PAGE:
Every year, the 10th of October is celebrated as World Mental Health Day and the entire week as Mental health Awareness Week to raise mental health awareness and promote mental well-being world-wide. For the past 15 years, the 10th of September every year is being celebrated as Suicide Prevention Day. Recognising the pressing need to combat this deadly pandemic, the theme selected for this year’s World Mental Health Day is also to raise awareness for suicide prevention. In this era of instant gratification where pizza comes in 30 minutes or free, time constraint plays a huge factor. Keeping this in mind, the experts have come up with a strategy to take “40 seconds of action”.
#40seconds aims at:
1. Making suicide prevention a global public health concern
2. Improve knowledge of what can be done to prevent suicide
3. Reduce the stigma associated with suicide
4. Let people who are struggling know that they are not alone
It invites everyone to take just 40 seconds of the day to show they care, in whatever little way they can. For instance:
-40 seconds to chat with someone in distress
-40 seconds to share a message on suicide prevention on social media
-40 seconds to generate awareness at one’s workplace
-40 seconds to share an awareness message at a public gathering
-40 seconds to grief with a family who lost a dear one
Let’s be very clear. Suicide is not bravery and it is definitely not the end. The problems that we are trying to escape don’t cease even if we quit and leave. We would just leave behind a legacy of unanswered questions, guilt, self blame and pain for our nearest and dearest ones. A suicide survivor is one of the family and friends of someone who has died by suicide. Statistics reveal that for every suicide, there are seven to ten people intimately affected. Losing someone dear is never easy and maybe reducing the stigma associated with suicide can ease up the healing process, though nothing would completely take away the pain.
WHO’s approach to suicide prevention is known as LIVE LIFE:
It recommends four key interventions:
Restricting access to means- this includes strictly regulating the sales of firearms, commonly abused poisons, medications without prescriptions, keeping a close watch on persons with high risk, removal of all sharp objects from their vicinity, etc.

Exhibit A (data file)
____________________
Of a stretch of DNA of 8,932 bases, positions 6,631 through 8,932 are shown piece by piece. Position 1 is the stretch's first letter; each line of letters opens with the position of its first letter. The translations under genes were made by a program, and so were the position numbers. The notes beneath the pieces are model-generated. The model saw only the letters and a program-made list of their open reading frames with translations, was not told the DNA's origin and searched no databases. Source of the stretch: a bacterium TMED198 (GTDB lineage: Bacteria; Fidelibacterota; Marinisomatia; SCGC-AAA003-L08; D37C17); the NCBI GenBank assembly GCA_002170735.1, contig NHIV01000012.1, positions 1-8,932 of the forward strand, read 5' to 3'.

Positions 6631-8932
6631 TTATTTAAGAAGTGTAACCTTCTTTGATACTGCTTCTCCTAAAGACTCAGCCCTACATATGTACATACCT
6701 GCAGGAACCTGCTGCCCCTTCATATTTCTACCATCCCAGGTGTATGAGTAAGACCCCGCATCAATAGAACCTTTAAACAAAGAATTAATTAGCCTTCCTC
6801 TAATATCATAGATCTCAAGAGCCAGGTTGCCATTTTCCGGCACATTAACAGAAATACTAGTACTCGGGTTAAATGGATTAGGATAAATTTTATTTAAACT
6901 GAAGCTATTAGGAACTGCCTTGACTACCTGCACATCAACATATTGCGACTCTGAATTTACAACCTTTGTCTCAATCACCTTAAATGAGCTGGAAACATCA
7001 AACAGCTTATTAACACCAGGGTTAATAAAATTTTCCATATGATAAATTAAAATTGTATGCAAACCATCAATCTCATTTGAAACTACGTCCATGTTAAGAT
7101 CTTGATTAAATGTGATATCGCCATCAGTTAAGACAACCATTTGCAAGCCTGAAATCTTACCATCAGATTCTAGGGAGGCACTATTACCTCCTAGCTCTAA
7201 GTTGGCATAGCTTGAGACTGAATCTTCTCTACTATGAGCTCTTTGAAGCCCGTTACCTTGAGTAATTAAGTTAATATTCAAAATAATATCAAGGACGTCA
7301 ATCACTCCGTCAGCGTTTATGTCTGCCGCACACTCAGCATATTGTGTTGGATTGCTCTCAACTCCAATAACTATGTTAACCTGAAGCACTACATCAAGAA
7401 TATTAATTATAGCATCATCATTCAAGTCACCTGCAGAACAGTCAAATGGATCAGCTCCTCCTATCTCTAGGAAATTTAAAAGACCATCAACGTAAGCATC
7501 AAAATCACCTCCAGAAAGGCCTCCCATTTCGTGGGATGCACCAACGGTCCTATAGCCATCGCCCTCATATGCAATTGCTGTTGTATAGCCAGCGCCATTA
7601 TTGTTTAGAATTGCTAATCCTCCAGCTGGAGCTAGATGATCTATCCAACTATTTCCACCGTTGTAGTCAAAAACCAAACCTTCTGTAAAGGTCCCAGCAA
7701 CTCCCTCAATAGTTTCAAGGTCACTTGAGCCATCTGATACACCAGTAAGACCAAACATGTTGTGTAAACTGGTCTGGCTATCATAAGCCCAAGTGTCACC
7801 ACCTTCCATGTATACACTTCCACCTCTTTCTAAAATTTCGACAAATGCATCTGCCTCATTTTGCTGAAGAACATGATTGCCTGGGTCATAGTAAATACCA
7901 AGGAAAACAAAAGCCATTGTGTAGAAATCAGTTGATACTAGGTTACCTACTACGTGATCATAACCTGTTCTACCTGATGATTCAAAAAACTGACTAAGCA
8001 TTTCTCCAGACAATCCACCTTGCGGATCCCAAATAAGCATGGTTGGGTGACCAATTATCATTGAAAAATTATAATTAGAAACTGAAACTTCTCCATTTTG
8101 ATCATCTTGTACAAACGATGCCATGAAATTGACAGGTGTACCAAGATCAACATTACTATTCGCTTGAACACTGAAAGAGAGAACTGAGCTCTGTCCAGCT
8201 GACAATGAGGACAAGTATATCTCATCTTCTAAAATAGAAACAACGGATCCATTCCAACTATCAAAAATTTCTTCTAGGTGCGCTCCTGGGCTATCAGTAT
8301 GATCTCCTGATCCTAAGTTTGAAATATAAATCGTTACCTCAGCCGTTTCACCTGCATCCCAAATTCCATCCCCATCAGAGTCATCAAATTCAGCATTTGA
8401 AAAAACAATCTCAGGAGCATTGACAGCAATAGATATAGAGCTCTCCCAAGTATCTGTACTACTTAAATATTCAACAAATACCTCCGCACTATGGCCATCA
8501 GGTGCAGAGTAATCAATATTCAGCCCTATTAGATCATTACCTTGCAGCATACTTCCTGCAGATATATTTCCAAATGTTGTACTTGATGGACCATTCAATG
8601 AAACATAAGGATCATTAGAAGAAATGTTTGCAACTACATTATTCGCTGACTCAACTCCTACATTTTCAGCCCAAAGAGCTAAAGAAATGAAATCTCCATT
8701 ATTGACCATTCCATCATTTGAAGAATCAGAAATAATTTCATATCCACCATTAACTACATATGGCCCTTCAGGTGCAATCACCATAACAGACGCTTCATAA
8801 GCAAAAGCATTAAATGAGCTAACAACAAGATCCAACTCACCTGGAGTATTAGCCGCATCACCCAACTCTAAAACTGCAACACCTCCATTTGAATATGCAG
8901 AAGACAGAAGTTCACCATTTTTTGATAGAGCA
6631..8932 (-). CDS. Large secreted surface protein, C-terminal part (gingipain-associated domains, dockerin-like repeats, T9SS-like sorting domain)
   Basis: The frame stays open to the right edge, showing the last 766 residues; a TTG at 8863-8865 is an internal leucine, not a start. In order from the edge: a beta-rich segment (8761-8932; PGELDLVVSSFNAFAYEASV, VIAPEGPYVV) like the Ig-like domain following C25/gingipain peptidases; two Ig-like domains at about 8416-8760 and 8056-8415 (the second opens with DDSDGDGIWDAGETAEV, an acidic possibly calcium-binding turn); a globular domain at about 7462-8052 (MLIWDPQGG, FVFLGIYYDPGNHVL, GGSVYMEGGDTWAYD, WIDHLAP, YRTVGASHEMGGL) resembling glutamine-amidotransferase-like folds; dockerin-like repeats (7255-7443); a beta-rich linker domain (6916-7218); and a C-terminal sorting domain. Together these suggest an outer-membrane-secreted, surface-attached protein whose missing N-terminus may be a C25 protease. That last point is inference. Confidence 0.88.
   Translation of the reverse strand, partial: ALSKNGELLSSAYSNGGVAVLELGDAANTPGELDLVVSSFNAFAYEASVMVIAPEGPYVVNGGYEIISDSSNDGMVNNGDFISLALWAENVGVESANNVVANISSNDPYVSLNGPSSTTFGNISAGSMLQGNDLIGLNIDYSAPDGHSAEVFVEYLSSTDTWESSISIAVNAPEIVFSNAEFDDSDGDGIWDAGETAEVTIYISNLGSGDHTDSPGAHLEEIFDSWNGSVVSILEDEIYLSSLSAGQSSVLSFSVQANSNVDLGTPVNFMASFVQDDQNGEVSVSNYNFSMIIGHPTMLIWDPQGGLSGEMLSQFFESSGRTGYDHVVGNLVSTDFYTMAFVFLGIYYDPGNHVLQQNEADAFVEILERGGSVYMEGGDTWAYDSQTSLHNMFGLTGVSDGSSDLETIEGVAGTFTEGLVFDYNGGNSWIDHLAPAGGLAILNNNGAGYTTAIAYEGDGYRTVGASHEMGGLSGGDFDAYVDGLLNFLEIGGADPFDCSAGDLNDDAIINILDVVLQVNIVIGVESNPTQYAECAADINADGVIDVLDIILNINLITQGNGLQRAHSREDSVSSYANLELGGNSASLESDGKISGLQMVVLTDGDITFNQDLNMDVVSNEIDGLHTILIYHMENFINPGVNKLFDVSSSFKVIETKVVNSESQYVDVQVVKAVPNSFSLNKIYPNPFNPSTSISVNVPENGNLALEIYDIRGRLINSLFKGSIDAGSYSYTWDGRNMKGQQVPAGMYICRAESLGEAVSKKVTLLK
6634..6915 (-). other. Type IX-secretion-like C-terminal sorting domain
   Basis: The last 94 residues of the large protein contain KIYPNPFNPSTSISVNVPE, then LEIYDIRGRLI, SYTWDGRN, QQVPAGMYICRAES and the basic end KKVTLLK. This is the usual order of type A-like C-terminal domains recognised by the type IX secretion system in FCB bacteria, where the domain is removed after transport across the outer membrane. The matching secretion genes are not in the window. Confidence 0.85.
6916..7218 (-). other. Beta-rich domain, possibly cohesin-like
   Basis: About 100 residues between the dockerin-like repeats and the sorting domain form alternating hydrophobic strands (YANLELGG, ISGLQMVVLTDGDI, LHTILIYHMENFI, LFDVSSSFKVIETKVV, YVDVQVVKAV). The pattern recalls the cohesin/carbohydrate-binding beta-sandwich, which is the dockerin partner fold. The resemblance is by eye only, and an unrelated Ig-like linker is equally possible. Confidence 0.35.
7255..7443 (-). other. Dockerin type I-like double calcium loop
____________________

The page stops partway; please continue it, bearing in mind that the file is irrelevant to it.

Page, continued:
Helping young people develop skills to cope with life’s pressures- several schools, colleges and workplaces have counsellors stationed in the campuses for the distressed persons to reach out. Life is definitely tougher for our youth, academics excellence is no longer an option and competition is massive. Social media adds on to the pressure, making youngsters even more vulnerable.
Early identification and management of people who are at a risk or who have made a suicide attempt, with regular follow-up: suicide help-lines, mental health professionals, friends, family, co-workers all can contribute their bit.
Working with the media to ensure responsible reporting of suicide: the aim should be to create awareness and alertness only. Care should be taken to avoid gory details that would add to the pain of the survivors. Glorification of the act in any form can yield deadly results in the form of copycat suicides.
We all have to die someday. The goal is not to live forever but to create something that will. Each day presents us an opportunity to do just that. Life is beautiful and very precious. Let us all become stakeholders and prevent this merciless cruel self-destruction. #40seconds at a time, let us each do our bit. Prevention is the only cure!
(Author is a Consultant Psychiatrist of Shija Hospitals and Research Institute, Imphal, Manipur and Member, Indian Psychiatric Society- Manipur State Branch and can be reached at : [email protected])